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Privacy Cloud Crime Security

'RipSec' Goes To Hollywood: How the iCloud Celeb Hack Happened 28

mask.of.sanity writes: The chief hacker behind the infamous iCloud celebrity hacks has revealed in a documentary how the group dubbed RipSec shook Hollywood by plundering thousands of naked photos and financial data of Tinsel Town icons. The film maker gained access to RipSec using a photoshopped naked image of major TV star who offered access to her iCloud account. "I contacted some of the celebrities and she gave me access to her account," Doering says. "From there I baited them (the hackers)."
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'RipSec' Goes To Hollywood: How the iCloud Celeb Hack Happened

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  • Social engineering the hackers....

  • hacking is fun times.
  • by Anonymous Coward

    Seen Natalie Portman naked and petrified

  • Summary Confusion (Score:1, Insightful)

    by Anonymous Coward

    Is it my poor reading comprehension, or does this summary make little sense?

    -apk

    • Re: (Score:2, Funny)

      by Anonymous Coward
      Perhaps your hosts file blocked something in the summary.
    • Re:Summary Confusion (Score:5, Informative)

      by pastafazou ( 648001 ) on Friday September 25, 2015 @10:46AM (#50597545)
      It's a poorly written summary. The deal is, the filmmaker gained access to the hackers by talking to a bunch of hollywood actresses. One of them agreed to give him access to her account, and he then photoshopped her face onto some naked pics and uploaded them to her account. He then contacted the hacker group, claiming to have hacked her account, and they let him in.
  • TLDR (Score:4, Informative)

    by MagicM ( 85041 ) on Friday September 25, 2015 @11:09AM (#50597757)

    "stolen or guessed iCloud login credentials to gain access to photos [and] restored iCloud backups [giving them] photos from MMS messages [even those] erased from user phones"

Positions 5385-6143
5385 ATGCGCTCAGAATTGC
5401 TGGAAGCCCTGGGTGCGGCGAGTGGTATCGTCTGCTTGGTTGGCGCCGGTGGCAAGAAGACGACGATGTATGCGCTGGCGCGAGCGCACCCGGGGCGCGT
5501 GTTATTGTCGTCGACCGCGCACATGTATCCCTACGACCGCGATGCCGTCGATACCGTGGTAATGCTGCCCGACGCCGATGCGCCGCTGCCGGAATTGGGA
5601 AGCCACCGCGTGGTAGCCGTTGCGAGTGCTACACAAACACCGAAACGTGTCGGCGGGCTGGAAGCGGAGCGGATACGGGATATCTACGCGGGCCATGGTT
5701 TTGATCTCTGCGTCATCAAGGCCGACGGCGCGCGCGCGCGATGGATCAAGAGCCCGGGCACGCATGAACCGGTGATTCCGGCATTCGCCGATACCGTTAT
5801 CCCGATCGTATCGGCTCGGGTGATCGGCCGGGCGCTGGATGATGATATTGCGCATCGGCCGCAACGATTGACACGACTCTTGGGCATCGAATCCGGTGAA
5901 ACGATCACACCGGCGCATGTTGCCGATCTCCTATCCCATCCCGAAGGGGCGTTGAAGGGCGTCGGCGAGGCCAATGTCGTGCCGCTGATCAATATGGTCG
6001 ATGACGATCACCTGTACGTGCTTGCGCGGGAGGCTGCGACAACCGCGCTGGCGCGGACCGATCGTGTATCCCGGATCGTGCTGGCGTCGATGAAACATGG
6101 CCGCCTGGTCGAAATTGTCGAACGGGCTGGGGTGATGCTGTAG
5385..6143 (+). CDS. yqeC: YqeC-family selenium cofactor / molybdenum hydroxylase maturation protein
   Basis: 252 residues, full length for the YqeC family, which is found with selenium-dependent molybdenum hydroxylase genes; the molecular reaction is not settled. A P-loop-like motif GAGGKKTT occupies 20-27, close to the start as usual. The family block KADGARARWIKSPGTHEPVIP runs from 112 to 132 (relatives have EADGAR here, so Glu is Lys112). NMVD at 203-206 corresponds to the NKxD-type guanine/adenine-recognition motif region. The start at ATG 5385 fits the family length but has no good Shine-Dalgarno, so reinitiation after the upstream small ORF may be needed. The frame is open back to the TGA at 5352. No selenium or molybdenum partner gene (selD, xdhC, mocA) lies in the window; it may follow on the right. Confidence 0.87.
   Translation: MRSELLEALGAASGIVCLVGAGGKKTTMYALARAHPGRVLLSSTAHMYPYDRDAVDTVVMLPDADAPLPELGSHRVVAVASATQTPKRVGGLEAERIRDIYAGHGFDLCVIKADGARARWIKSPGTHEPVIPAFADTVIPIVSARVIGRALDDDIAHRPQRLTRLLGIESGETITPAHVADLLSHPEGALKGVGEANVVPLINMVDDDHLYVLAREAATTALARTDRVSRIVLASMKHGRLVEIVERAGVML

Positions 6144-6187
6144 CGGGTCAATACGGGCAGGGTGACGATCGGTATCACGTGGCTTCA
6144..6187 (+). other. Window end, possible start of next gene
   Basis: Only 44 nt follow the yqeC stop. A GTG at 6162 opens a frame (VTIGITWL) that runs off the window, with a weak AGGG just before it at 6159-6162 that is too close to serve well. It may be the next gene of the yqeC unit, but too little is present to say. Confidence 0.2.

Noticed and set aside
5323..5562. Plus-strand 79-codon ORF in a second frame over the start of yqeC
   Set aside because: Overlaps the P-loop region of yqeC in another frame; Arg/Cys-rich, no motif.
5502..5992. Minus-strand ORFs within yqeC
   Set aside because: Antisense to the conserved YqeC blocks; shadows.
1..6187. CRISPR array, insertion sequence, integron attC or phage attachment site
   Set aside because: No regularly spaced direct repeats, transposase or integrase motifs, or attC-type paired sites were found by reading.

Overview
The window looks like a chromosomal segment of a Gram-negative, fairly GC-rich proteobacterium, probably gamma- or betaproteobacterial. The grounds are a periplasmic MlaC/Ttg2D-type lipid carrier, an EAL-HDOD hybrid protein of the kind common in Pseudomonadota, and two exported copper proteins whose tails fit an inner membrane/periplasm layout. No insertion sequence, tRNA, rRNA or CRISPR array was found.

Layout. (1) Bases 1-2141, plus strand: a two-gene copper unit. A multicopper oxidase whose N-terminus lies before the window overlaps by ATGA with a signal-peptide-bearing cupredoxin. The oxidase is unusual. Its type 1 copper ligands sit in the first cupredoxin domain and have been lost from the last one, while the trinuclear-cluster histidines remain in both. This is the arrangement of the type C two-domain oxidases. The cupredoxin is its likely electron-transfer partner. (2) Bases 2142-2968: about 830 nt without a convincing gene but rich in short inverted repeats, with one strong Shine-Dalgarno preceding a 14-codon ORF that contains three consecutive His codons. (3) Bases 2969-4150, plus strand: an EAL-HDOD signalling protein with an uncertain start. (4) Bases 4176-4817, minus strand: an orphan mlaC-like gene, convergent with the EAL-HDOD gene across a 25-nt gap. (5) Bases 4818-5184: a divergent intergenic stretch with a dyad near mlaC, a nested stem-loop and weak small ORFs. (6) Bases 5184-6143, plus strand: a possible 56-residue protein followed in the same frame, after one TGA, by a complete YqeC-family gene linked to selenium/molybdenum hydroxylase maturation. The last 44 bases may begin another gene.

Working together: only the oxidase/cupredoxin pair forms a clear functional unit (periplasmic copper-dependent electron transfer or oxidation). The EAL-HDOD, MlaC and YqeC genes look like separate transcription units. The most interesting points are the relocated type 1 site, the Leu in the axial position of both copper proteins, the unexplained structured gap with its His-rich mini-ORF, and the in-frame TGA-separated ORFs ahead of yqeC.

• The alleged RipSec administrator's responses sound scripted and rehearsed. And he sounds overly cocky. The voice/appearance is heavily disguised, so the admin could actually be the narrator in a hoodie for all you know.
  • Watched the clip from the film [vimeo.com]. Several small signs betray the supposed interviewee as a not-very-good actor reading a script. So either that script consists of emails from the actual RipSec guy (in which case that fact should be stated more clearly in the disclaimer at 0:09), or this is a complete fake. Documentary makers - be honest about your little dramatic flourishes, or your whole story becomes suspect. YOU become suspect.
    • The film is definitely trying too hard to "appear" legitimate. The RipSec "administrator" interview sounds scripted and looks fake. Look, we're just like VICE, driving in a car to meet someone in the dark with a flashlight. Sure come on over to my house and film me in front of my monitor scrolling through logs files. If they really got an interview with the RipSec "administrator" they wouldn't need to chop it up into bits by cutting to shots of fake victims on their computers and phones. Scripted. Fake.
  • In spite of this, I still believe that the bulk of the pics were the results of late night Sys Admins' perusal of data files.

"What if" is a trademark of Hewlett Packard, so stop using it in your sentences without permission, or risk being sued.

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